“You think you’re too sensitive, too artistic to put up with such mundane things like health insurance... You ever hear of hubris? This is hubris, Saul. This is fucking hubris up the ass. This is you thumbing your nose at Zeus... I went to Yale. So when I say hubris, I know what I’m talking about, and when I say Zeus, I know who Zeus is.”

The echoes are everywhere, from the reworking of the Oedipus tragedy to Karoo’s abandonment by tragedy’s god, Dionysos and to the final pages where Karoo (“A man like me, incapable of playing the role of a man properly, should not try playing God with the lives of others”) is translated from his own drama to become Ulysses, tragedy’s father, adrift beyond space as his own katharsis approaches.

“There is no up or down. No things that loom on the horizon. No horizon for that matter. There is only the void and a voyager within it.

“There are no corners to turn in this void, or bends to go around that reveal a vision or a vista. Therefore it is not only next to impossible but entirely impossible to convey the manner in which Ulysses suddenly sees God the Creator... The God he sees is a working God... hurling himself from the outermost edge of existence into the nothingness beyond, plowing into that nothingness like a living plowshare and causing more time and space to be born. Over and over again, the Creator hurls, and keeps on hurling Himself, into nothingness... Ulysses sails on after him in the wake of new world being born.”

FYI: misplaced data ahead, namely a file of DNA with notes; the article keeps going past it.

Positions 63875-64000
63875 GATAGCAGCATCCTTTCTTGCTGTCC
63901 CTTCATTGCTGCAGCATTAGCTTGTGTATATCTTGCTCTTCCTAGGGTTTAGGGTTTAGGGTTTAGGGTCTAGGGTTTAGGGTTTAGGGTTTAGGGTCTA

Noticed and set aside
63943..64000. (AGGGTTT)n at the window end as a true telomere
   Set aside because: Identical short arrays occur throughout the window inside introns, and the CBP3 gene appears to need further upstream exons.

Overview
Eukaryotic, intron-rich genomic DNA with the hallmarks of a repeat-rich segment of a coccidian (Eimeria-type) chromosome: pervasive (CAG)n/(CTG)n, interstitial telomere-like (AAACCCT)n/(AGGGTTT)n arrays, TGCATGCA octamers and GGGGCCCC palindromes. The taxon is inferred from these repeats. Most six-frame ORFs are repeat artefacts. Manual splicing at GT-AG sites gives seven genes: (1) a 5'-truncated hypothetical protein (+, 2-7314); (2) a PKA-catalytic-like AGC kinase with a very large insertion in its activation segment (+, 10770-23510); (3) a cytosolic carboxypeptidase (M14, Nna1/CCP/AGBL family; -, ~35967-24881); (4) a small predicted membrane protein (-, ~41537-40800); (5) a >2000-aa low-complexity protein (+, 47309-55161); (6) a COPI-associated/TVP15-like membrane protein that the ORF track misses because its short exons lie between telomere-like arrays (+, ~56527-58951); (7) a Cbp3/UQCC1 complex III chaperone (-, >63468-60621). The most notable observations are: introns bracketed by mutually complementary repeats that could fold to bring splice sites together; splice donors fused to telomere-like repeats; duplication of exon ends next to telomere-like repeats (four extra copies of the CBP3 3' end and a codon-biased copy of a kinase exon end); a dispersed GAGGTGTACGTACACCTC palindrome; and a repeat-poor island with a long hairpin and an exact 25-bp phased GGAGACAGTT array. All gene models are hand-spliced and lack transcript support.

Satire? Yes; savage indictments (as they say) abound. Funny? Yes, often brilliantly so. More than that, though, Karoo is utterly sui generis. You will indeed laugh out loud. But later, perhaps as you sleep, it will reassemble itself into something darker, something more disturbing; something ancient.